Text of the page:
“Communities on the Gulf Coast were directly impacted by the Deepwater Horizon oil spill,” said Wicker.  “The Clean Water Act fines that will be assessed should go to help those same communities.  Members across the Gulf Coast worked together to develop a balanced solution.  This is an important step for the communities that continue to recover from the spill.”

S.1400 is based on recommendations from Gulf Coast restoration groups.  The measure would establish a Gulf Coast Restoration Fund to provide Gulf Coast states—Mississippi, Louisiana, Alabama, Florida and Texas—with 80 percent of the Clean Water Act fines related to the Deepwater Horizon explosion and oil spill.  The U.S. Treasury Department would receive the remaining 20 percent of the fines assessed against BP and other parties responsible for the April 2010 tragedy.

The Resources and Ecosystems Sustainability, Tourism Opportunities and Revived Economy (RESTORE) of the Gulf Coast Act of 2011 outlines a formula by which the Gulf Coast states would receive shares of the 80 percent fine revenue to address immediate and long-term economic and environmental needs on the coast.  In addition, funding would support the creation of a long-term science and fisheries endowment and the creation of Gulf Coast Centers of Excellence.

Under the federal Clean Water Act, the Environmental Protection Agency may assess a $1,100 fine for every barrel of oil spilled.  Fines can escalate to $4,300 per barrel if the damages were due to gross negligence from any party found responsible for an oil spill in federal waters.  Based on the estimated 4.9 million barrels of oil spilled into the Gulf of Mexico, BP could face fines between $5.4 billion and $21.1 billion.  Under current law, this money would go to the U.S. Treasury and the Gulf Coast would get nothing.

In addition, a coalition of six groups supporting Gulf restoration praised the Committee for approving legislation today, the RESTORE the Gulf Coast States Act, with a strong showing of bipartisan support. The bill passed by voice vote with only three requested no's recorded.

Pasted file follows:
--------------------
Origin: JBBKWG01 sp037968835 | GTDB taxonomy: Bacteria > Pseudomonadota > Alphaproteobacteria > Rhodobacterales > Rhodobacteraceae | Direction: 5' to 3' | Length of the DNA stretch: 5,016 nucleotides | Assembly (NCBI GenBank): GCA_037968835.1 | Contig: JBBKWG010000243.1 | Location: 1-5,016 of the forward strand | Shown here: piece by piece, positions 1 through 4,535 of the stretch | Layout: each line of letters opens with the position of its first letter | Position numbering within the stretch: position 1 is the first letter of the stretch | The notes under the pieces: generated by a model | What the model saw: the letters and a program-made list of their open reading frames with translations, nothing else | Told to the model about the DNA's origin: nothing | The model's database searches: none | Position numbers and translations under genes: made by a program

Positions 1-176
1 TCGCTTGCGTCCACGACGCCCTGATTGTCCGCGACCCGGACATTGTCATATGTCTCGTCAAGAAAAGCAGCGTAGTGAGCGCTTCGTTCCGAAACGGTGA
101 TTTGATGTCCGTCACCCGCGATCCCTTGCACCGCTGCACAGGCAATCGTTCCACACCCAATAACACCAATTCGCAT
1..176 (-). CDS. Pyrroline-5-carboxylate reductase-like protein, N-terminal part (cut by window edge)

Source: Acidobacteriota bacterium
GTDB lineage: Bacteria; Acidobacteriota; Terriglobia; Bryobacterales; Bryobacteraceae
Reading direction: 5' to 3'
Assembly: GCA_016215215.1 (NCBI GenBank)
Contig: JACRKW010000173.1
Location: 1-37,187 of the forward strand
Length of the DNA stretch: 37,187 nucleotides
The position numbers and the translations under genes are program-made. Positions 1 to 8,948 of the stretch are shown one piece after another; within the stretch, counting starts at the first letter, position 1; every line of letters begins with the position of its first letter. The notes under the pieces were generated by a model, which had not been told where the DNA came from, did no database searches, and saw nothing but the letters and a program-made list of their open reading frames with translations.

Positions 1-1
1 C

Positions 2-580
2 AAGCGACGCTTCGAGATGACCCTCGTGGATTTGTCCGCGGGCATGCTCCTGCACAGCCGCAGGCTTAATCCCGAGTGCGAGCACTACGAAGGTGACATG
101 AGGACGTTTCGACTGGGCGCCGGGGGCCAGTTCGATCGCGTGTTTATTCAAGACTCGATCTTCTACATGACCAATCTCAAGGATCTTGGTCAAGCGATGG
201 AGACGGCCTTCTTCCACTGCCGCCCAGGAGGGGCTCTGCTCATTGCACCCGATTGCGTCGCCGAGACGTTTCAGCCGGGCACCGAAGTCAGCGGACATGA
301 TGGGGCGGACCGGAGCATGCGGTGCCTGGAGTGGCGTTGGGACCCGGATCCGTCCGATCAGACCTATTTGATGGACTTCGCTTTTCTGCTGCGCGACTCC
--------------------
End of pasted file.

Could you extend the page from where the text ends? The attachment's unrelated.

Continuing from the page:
“We applaud the Environment and Public Works Committee and Gulf state senators for working across the aisle and recognizing that Gulf restoration will benefit America’s economy and its people,” said a joint statement issued by Environmental Defense Fund, National Audubon Society, National Wildlife Federation, The Nature Conservancy, Ocean Conservancy, and Oxfam America. “The damage from the oil spill was done in the Gulf, and now the Senate needs to take quick action to make sure that the oil spill penalties go to restoring the Gulf region.  Given the overwhelming bipartisan support from Americans across the political spectrum, we hope this legislation soon reaches the Senate floor.”

A nationwide poll of 1,006 likely general election voters conducted this spring by the Democratic firm, Lake Research Partners, and the GOP firm, Bellwether Research and Consulting, showed that the vast majority of voters (84%) believe the Gulf Coast—including the Mississippi River Delta—impacts the nation’s economy.  Nearly two-thirds of those voters (63%) believe this region impacts the economy in their part of the country. 

EPW Committee Chairwoman Sen. Barbara Boxer (D-CA) was instrumental in securing her committee’s support for the RESTORE the Gulf Coast States Act, which is cosponsored by nine of the 10 Gulf state senators.  Senators Mary Landrieu (D-LA) and Richard Shelby (R-AL) authored the bill, and were joined as original cosponsors by Senators David Vitter (R-LA), Jeff Sessions (R-AL), Thad Cochran (R-MS), Roger Wicker (R-MS), Bill Nelson (D-FL), Marco Rubio (R-FL) and Kay Bailey-Hutchison (R-TX). 

“We look forward to working with the Gulf delegation, other members of Congress and the Obama administration to pass a bill that meets the restoration needs of this critical ecosystem and its vulnerable communities,” the groups’ statement concluded.